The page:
From The Times
May 2, 2008
Too much healthy eating is as bad for children as too much junk
It is no surprise that children love junk food. Its makers go to great lengths to make sure that their offerings deliver a full-on, unsubtle assault on taste buds, with plenty of salt or sugar to create the sense that it is “tasty”.
But a significant proportion of our nation's children are worryingly chubby and heading for potential obesity problems in later life, it seems that others are suffering from “muesli belt malnutrition”: the overzealous application of “healthy eating” rules imposed on their daily food intake. A recent study warns us that too much fibre and too little fat can lead to vitamin deficiencies and stunts growth in the under-fives.
This means that young children who have wholemeal bread, brown pasta and piles of fruit imposed on them are getting too full too quickly and do not have room for enough foods such as dairy products, meat, eggs and fish, which have vital nutrients for growth and development.
So how do we strike a balance? Children thrive on a good variety of foods, which includes grains and potatoes such as bread, pasta, noodles, rice and all varieties of potatoes; calcium-rich foods such as milk, yoghurt, fish canned with edible bones such as pilchards; protein-rich foods such as eggs, chicken and turkey, red meat and Quorn products; plus a variety of different fruit and vegetables. The million-dollar question is how much should they have of each at various ages.
This to some extent varies with the size and appetite of your child. The World Health Organisation has provided some useful parameters.
You can start giving toddlers semi-skimmed milk from the age of 2. Fully skimmed milk is not suitable as a main drink until they are 5, because it doesn't contain enough calories for a growing child.
Because oily fish such as mackerel, salmon and sardines contain residues of pollutants such as dioxins and PCBs, the Food Standards Agency advises that you can give boys up to four portions a week, but that girls should have no more than two a week, because the residues can build up in their bodies over the years and can affect reproductive functions in later life. Shark, swordfish and marlin contain relatively high levels of mercury, which may affect a child's developing nervous system, so these should be avoided.
Eggs and nuts
Toddlers should have their eggs well cooked until the white and yolk are solid to avoid salmonella, while nuts for children under 5 should be given only crushed or flaked to reduce the risk of choking.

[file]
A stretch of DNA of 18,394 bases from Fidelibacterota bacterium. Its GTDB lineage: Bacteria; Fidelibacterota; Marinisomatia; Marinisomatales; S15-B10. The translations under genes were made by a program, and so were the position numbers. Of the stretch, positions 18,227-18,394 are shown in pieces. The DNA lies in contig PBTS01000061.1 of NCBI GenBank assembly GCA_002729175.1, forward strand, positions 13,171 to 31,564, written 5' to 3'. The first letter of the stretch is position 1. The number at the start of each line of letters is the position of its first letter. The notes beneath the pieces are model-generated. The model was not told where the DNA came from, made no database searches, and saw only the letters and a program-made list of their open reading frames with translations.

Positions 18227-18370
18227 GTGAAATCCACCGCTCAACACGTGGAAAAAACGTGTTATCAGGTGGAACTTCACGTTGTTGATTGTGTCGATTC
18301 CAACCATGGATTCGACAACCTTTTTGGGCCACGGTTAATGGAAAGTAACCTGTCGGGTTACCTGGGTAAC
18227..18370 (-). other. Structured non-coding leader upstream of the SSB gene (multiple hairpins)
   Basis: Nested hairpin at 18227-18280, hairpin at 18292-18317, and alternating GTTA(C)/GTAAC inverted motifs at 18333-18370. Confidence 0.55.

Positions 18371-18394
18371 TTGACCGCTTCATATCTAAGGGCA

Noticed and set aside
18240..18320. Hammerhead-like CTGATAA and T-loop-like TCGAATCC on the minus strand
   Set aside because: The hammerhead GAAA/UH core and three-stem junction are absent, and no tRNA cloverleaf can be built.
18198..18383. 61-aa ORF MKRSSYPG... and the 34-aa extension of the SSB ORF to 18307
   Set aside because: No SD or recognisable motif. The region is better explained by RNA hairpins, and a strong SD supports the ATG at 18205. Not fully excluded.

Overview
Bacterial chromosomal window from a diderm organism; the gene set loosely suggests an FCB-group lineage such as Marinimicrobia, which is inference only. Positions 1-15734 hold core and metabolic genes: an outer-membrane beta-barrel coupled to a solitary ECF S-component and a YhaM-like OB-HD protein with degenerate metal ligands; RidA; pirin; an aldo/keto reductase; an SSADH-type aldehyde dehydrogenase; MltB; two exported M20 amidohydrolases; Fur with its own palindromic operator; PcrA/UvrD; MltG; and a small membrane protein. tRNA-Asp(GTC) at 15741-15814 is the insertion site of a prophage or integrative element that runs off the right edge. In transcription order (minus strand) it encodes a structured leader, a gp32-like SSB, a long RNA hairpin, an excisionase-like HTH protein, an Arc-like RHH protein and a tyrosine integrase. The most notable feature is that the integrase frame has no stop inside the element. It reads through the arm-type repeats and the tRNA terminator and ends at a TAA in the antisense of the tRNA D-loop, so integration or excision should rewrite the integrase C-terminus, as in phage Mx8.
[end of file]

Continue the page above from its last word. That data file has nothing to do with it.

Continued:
Definitely do not add bran to children's foods and avoid giving very young children wholemeal pasta and brown rice. Too much fibre can sometimes reduce the amount of minerals, such as calcium and iron, that they can absorb and leave them feeling bloated and too full to finish their meal. By the time they are 5, young children can gradually be weaned on to wholegrain versions of cereals.
What about salt?
There is no need to add salt to the food of children under the age of three. Children in the UK manage to chomp their way through as much as 10-12g of salt daily and yet under the age of 7, children should have no more than 3g of salt each day and those between 7 and 10 no more than 5g. Once over 11, like adults, they should have no more than 6g of salt daily. Current high intakes can damage their developing kidneys and store up potential blood pressure and heart disease problems.
How much sugar?
Our children are getting about 17 per cent of their daily calories from sugar when they should, like adults, be getting no more than 10per cent. This means that four to six-year-olds should eat no more than 40g of sugar a day; seven to ten-year-olds no more than 46g and 11 to 14-year-olds no more than 50g.
If you limit children's consumption of sweets, chocolate and biscuits, along with fizzy drinks and squashes, you will cut their sugar intake. But honey in flapjacks, fruit syrup added to “orange drinks”, glucose syrup in breakfast cereals and dextrose in fromage frais all also count towards sugar intake and also need to be watched.
A good rule of thumb is to look on the nutrition label. Foods and drinks with less than 2g per 100g of sugars (this figure will include all the various forms in which sugar comes) is low in sugar, while any with more than 10g is high.